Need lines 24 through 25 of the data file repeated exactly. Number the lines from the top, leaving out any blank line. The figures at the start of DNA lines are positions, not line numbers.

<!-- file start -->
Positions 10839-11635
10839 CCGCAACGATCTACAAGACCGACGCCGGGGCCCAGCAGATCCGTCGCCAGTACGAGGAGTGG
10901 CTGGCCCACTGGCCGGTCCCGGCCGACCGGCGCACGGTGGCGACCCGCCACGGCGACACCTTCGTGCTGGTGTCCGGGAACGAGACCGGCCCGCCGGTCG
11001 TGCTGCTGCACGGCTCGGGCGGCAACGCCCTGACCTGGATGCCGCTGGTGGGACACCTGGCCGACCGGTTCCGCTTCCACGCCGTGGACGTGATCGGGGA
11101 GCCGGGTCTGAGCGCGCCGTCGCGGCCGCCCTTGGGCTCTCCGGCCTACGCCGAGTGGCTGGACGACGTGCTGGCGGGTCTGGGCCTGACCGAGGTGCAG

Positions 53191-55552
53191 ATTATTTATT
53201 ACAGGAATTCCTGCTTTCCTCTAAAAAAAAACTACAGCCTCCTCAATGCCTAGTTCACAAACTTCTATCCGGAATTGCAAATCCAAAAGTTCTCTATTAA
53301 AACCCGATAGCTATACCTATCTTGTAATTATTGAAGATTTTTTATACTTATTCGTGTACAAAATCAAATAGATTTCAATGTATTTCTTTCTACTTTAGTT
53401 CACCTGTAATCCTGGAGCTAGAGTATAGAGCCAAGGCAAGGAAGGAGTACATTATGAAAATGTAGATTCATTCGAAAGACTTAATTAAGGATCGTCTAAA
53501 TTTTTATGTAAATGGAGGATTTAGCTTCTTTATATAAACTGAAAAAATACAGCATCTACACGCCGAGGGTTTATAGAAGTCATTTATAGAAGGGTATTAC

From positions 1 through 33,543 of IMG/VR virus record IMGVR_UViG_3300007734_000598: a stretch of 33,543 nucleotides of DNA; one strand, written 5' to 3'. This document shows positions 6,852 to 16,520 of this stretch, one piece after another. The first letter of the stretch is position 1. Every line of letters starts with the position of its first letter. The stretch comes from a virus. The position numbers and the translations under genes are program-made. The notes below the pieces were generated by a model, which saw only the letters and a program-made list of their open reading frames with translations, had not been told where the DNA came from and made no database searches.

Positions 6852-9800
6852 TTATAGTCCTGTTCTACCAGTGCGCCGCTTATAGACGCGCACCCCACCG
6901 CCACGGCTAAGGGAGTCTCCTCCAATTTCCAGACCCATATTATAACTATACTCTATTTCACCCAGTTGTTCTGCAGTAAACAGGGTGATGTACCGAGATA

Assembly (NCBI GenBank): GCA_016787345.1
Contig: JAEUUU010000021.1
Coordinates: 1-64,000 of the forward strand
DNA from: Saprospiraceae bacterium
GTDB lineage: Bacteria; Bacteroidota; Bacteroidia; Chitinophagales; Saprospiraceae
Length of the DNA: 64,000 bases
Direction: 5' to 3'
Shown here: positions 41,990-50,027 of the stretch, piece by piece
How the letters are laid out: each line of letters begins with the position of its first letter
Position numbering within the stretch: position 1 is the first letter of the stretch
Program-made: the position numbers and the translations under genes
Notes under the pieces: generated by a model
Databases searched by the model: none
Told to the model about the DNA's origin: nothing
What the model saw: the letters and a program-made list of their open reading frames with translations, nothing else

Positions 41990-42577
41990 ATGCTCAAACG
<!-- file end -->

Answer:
How the letters are laid out: each line of letters begins with the position of its first letter
Position numbering within the stretch: position 1 is the first letter of the stretch